LIVE UPDATES: Prince Charles and Camilla visit Canada

credit…Ian Vogler’s photo

Ditta, Northwest Territories – Royal visits are usually distinguished by pomp, carefully written ceremonies, and lavish evening affairs. And there was certainly some of that during a three-day visit to Canada by Prince Charles and his wife Camilla, including a glittering reception in Ottawa at the official residence of Queen Elizabeth’s representative in Canada.

But on Thursday, the last day of the royal tour, The tone will likely be more subdued when Charles and Camilla visit the Northwest Territories.

The couple will be heading to the Aboriginal community in the far north, Yellowknives’ Denny First Nation, where history with the British monarchy was painful.

There is a century-old treaty that society says the Crown has violated. And there is the bleak legacy of now-defunct Canada that is obligatory Residential School System For Aboriginal children, for which religion is partly responsible for the Crown.

Unlike previous Canadian stops, when the couple arrives at Yellowknives Dene First Nation Thursday at 3:30 p.m. ET, there will be no red carpet or other festival at the airport. They will step on the cobbles, and when they meet the Aboriginal leaders there will be difficult questions.

The government in Ottawa outlined Charles’ itinerary on his Canadian tour, including his visit to Yellowknives, underlining the extent to which the country’s history of discrimination against Aboriginal people has become a major political issue.

In April, Pope Francis issued First direct papal apology Indigenous to the Roman Catholic Church’s role in boarding schools. He plans to visit Canada in July to make the same apology in person.

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Edward Sangres is a religious leader who is expected to meet Charles and Camilla, in the small village of Ditta. According to him, the visit of a future Commonwealth king to a small Aboriginal community is an act of reconciliation that affirms Aboriginal demands for justice.

On Monday, the couple attended a reconciliation event in Newfoundland County, where they met Marie Simonthe first Aboriginal person to hold the position of Governor-General of Canada, the Queen’s official representative in Canada.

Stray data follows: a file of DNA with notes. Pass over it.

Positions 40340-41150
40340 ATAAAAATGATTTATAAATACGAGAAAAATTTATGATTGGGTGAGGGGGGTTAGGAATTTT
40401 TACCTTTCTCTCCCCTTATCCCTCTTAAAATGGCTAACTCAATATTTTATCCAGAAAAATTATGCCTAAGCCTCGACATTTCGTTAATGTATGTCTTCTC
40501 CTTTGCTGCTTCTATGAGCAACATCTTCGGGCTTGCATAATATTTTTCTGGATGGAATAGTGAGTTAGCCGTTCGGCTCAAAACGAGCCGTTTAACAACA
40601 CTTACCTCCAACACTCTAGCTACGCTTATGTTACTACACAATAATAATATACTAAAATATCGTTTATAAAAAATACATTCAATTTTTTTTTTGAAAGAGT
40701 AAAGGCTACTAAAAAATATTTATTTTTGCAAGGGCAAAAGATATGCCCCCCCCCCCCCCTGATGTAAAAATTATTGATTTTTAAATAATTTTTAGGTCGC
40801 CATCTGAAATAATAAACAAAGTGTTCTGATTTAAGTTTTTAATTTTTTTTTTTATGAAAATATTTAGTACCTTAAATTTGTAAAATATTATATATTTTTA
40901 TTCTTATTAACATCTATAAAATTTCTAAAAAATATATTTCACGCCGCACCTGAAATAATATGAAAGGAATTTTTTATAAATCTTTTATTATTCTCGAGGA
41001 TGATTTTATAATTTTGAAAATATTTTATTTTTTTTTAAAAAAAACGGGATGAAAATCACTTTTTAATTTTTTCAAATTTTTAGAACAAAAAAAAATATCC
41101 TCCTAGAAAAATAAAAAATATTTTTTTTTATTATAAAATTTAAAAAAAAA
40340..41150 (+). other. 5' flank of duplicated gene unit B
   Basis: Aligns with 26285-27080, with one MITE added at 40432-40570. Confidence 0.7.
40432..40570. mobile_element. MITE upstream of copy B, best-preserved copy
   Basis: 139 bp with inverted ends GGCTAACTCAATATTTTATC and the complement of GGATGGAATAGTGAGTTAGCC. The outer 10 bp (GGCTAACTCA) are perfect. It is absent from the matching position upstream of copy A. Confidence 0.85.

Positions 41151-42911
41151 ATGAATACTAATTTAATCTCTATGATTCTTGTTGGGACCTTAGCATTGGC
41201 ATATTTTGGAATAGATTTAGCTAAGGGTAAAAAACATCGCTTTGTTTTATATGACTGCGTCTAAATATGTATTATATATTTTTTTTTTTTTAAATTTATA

Charles, in the historic city of St. John’s, Newfoundland, said, “I know that our visit here this week comes at an important moment, as indigenous and non-indigenous peoples across Canada are committed to thinking honestly and openly about the past and forging a new relationship for the future.”

Chief Sangres, 68, was among thousands of children sent to boarding schools. It was a Catholic-run institution in Fort Smith, Northwest Territories, until his father defied the authorities and stayed home.

He declined in an interview to discuss his experience there, but said that the schools – which had become a national scandal and which a government commission found to be a form of”cultural genocideIt might be a topic for conversation.

“This is one way of reconciliation,” said Chief Sangres. “Although they are not directly responsible for the harm and pain that has occurred, they are indirectly responsible for the actions of the Canadian government.”

Given that Charles is not yet king, leader Sangres said he does not expect an apology from Charles on behalf of the royal family.

Charles and Camilla Dita’s visit is scheduled to last one hour. The couple will also stop in the regional capital Yellowknife for meetings with members of a special military reserve unit in remote northern communities, and visit the remnants of a fast-melting glacier road to discuss climate change.

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President Sangres said he recognized the Canadian government’s responsibility and role in Aboriginal affairs, but believed that the monarchy’s symbolic role in making treaties also made it responsible for subsequent abuses.

In addition to the grievances about Aboriginal schools, religion believes that the compensation they receive in exchange for allowing it Mining projects on their traditional lands are less than they should be under the treaty with the Crown.

Leader Sangres said the royal visit was unlikely to resolve this dispute or address other critical debt issues, including the severe housing shortage. Chief Sangres’ father met Charles in 1970, when Charles and his mother, Queen Elizabeth, visited the Yellowknives. Chief Sangres also met them, and said that many issues raised at the time remained unresolved.

“I don’t know what it will bring us,” Chief Sangres said of Thursday’s royal visit.

In general, this is a time of tension over the monarchy’s role in the former British dominance abroad. Separate tours of the Caribbean this year for Prince Edward, brother of Charles, and Prince William, son of the future king, She was the target of protests Against the monarchy and Britain’s brutal historical involvement with slavery.

In Canada, Charles did not face such vociferous public opposition. But polls show that More and more Canadians want an oath of allegiance to another British monarch, as the institution seems increasingly irrelevant to their lives.

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